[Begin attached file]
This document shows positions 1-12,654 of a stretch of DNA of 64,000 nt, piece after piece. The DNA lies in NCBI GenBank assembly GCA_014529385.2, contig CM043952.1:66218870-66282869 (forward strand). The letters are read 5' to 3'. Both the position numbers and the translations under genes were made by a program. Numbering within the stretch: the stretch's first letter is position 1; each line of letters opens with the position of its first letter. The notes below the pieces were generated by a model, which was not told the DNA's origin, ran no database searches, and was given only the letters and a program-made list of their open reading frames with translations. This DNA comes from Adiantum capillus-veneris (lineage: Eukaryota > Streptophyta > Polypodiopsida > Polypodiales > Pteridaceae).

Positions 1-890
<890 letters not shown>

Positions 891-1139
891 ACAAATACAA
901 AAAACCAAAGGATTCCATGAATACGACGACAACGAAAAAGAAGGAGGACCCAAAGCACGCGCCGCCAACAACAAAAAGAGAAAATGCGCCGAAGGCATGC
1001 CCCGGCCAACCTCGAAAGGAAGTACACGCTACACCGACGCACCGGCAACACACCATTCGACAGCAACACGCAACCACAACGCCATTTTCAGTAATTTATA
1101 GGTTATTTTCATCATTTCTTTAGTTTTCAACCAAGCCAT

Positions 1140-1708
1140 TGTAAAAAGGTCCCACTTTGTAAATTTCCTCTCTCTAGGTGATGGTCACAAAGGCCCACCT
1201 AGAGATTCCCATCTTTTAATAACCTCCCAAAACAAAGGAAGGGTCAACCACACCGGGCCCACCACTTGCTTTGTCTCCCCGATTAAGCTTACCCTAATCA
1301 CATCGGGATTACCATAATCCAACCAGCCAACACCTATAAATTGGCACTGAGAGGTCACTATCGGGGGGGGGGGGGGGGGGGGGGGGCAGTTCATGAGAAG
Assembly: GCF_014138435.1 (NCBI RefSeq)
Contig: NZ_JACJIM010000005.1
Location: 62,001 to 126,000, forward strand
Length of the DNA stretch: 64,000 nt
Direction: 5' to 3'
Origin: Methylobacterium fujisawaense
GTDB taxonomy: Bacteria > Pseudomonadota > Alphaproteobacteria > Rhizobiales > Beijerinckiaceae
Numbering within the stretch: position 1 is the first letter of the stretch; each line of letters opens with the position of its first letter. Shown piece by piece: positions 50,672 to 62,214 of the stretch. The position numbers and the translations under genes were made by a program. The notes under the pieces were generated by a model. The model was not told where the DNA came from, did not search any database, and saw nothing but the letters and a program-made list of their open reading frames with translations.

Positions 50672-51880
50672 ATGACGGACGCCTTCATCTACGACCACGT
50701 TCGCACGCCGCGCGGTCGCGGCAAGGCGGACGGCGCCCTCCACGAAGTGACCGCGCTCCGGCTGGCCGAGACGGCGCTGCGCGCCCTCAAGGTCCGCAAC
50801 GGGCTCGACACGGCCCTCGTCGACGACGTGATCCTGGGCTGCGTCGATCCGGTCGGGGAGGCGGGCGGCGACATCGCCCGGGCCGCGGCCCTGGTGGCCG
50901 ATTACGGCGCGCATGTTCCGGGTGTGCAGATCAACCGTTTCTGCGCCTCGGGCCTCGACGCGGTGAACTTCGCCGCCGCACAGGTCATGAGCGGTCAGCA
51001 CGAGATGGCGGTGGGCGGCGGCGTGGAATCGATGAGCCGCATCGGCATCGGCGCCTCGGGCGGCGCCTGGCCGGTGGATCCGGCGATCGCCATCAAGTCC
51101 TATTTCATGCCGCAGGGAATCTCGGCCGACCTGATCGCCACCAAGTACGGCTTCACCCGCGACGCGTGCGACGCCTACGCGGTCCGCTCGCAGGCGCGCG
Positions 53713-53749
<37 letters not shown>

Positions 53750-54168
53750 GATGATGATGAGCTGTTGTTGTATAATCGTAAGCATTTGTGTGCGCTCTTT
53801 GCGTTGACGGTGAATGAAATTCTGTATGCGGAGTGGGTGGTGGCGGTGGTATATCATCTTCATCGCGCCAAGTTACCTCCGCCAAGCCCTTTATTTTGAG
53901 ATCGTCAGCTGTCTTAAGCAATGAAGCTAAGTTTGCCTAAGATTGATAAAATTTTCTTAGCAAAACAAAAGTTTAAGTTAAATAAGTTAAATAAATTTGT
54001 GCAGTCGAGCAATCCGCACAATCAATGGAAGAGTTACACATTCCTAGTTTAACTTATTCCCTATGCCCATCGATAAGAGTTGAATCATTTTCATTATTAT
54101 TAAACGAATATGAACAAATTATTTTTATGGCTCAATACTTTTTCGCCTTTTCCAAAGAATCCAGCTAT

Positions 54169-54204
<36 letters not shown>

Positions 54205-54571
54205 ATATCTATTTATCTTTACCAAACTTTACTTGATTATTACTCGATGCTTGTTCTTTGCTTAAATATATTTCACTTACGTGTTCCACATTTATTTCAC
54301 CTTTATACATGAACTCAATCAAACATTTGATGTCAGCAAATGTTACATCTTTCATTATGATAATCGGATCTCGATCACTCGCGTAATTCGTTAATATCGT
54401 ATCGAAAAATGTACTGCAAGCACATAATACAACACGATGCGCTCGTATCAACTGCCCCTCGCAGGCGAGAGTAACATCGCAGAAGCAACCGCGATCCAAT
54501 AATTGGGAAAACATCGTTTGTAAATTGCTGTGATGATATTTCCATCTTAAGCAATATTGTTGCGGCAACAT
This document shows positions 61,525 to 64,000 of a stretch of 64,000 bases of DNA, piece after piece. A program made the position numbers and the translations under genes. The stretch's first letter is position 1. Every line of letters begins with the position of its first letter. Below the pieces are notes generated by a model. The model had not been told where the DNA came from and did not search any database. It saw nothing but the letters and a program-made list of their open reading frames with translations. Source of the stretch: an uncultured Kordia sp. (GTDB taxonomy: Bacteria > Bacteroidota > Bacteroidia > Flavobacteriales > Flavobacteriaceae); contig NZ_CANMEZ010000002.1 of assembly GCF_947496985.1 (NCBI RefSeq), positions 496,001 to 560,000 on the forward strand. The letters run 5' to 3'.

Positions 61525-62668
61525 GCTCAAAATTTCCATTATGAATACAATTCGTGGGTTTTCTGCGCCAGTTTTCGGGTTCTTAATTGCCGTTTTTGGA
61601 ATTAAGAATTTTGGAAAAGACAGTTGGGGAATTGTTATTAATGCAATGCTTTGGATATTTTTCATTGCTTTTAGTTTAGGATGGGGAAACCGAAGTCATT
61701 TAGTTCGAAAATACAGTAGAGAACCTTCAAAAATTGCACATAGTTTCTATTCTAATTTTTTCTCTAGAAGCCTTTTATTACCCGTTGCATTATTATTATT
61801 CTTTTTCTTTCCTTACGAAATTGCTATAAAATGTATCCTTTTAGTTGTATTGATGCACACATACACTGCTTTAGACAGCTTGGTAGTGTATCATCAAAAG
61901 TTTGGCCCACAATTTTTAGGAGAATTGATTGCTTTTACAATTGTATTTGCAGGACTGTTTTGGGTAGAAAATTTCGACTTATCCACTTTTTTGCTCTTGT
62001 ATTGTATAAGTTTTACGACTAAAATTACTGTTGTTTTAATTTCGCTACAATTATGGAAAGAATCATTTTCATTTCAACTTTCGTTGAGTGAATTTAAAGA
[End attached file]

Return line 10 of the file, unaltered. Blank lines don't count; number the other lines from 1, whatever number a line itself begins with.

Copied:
1140 TGTAAAAAGGTCCCACTTTGTAAATTTCCTCTCTCTAGGTGATGGTCACAAAGGCCCACCT